The Geekender October 2-4: The Martian, Until Dawn, and classic horror!

The weekend is upon us, and with it, a chance to sit back, relax and consume massive amounts of sci-fi, fantasy and horror pop culture. In The Geekender, our writers share a bit about what they're reading, watching and playing -- and we want to hear from you. Let us know what's on your plate in the comments!

Trent Moore: I'll be spending a full day in flight for a vacation to Hawaii (*humblebrag*) this weekend, so I've stacked my iPad with comics and my laptop with video to keep me entertained. Thanks to Amazon's nifty new watch-offline mode, I finally plan to check out the pilot episode to The Man in the High Castle. It's been on my list for months, and I've heard great things. I'll also be digging deeper into some comics I've had on my bucket list, including Sex Criminals and Cowboy Ninja Viking. Beyond that? I'll be hitting the beach. Oh, and if there's a rainy day, hopefully catching a screening of The Martian.


Don Kaye: Since I'm working on an article about the two classic horror studios -- Universal and Hammer -- I plan to spend some time this weekend with a few titles from each that I have not seen in a while. Time permitting, some of the films on the menu include Creature From the Black Lagoon (Universal), The Black Cat (Universal), The Abominable Snowman (Hammer) and The Curse of the Werewolf (Hammer). All classics in their own right, and worthy of standing alongside the better-known titles. And watch for the article next week!


Carol Pinchefsky:Who voiced the robot Twiki in Buck Rogers in the 24th Century? It's geeky facts like that are coming to my brain, to be accepted and/or rejected, as I write the upcoming Master Blastr Trivia Thunderdome, an event we'll be hosting during New York Comic-Con. If you attend (Saturday), you’ll have a leg up on other participants as you’ll be able to research this one in advance. But of course you don’t need to research. The answer is obvious, if you’re geeky enough. You _are_ geeky enough, aren’t you?


Jeff Spry: Yesterday was the final day of Profiles in History's epic Hollywood Auction #74 in L.A., where they slammed the gavel down on a treasure of geeky props and authentic collectibles like Princess Leia's slave bikini, an actual Rebel Blockade Runner miniature from Star Wars, Indiana Jones' kangaroo-hide whip, Ron Howard's white Impala from American Graffiti, vintage Forbidden Planet laser guns, an original Golden Ticket from Willy Wonka and the Chocolate Factory, a screen-used Spock tunic from Star Trek: TOS, and even the Evel Knievel Stratocycle used in the movie Viva Knievel! While I couldn't afford to bid on anything, I did treat myself to a $50 auction catalog, a burly 628-page, fully illustrated book that weighs in at a hernia-inducing 5 pounds. This weekend I'm going to immerse myself in the hundreds of amazing items representing Hollywood history and mark the prices realized in the memorabilia auction house's post-event wrap sheet ... and maybe weep over not winning the insane Frank the Bunny mask used in Donnie Darko.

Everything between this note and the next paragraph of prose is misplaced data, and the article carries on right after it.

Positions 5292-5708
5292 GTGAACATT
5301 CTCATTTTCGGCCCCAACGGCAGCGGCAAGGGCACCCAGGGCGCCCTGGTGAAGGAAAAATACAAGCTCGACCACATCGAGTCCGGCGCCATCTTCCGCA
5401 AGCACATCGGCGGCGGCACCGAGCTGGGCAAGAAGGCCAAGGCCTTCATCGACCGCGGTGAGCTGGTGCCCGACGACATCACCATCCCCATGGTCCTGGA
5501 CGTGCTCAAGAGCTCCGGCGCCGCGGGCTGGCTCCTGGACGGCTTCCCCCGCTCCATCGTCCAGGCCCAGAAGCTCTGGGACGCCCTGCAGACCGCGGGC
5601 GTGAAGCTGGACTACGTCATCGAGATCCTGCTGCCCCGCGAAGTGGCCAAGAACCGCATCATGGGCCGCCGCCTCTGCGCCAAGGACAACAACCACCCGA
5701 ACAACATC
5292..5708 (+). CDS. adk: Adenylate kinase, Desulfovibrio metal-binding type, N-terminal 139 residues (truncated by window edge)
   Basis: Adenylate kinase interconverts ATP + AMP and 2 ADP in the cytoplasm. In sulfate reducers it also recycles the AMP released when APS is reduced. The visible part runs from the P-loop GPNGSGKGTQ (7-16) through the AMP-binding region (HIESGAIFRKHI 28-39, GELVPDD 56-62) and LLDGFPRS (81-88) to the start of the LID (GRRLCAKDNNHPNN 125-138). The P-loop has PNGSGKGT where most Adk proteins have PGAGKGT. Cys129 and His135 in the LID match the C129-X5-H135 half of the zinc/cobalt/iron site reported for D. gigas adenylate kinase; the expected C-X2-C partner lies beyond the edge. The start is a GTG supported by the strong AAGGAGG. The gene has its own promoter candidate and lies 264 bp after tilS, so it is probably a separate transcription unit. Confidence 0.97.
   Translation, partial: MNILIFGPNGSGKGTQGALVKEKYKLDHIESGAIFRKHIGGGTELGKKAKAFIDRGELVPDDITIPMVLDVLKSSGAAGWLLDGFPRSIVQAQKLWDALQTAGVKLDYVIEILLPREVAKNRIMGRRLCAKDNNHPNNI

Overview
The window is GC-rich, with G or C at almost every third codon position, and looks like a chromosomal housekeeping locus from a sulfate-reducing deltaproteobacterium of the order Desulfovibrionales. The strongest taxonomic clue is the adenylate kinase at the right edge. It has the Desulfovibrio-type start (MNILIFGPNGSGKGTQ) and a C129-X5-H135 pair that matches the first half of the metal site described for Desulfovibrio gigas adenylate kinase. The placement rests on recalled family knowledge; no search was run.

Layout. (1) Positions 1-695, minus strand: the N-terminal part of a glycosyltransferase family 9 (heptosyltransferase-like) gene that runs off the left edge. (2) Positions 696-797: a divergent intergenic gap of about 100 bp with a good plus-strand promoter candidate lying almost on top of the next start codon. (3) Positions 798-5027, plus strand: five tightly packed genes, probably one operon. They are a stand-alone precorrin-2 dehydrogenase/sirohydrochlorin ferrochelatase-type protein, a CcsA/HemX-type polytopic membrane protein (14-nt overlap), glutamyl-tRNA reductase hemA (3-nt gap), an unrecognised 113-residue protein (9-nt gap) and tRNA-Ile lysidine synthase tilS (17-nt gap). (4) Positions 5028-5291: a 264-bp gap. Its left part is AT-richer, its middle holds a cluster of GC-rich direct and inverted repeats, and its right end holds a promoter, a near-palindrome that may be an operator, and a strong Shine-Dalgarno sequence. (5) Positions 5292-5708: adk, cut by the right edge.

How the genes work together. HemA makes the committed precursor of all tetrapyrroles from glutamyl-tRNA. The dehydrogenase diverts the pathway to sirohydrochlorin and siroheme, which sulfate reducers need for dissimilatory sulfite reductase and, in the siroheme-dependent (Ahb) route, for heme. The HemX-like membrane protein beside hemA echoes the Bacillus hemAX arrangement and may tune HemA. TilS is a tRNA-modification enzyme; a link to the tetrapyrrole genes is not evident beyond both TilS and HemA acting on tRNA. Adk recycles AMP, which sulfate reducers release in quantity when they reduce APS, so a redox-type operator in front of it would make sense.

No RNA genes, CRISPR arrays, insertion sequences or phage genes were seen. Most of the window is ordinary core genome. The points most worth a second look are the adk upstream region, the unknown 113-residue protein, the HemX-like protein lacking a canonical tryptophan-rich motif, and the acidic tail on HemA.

Krystal Clark: Over the past two weeks, fall TV has been moving full speed ahead. So much so that I'm a bit behind. I have yet to watch Minority Report, Limitless or Blindspot. I've heard Limitless is surprisingly good, and Blindspot is better than most, but Minority Report is struggling. I'd like to judge for myself, so this weekend I'm playing catch-up. It's time to bunker down and see which shows are actually worth my time. I'm also tuning in to the third season premiere of Sleepy Hollow. It's gotten a makeover, with several cast changes and a new creative direction. I hope the reboot works in its favor, because Season 2 was a mess!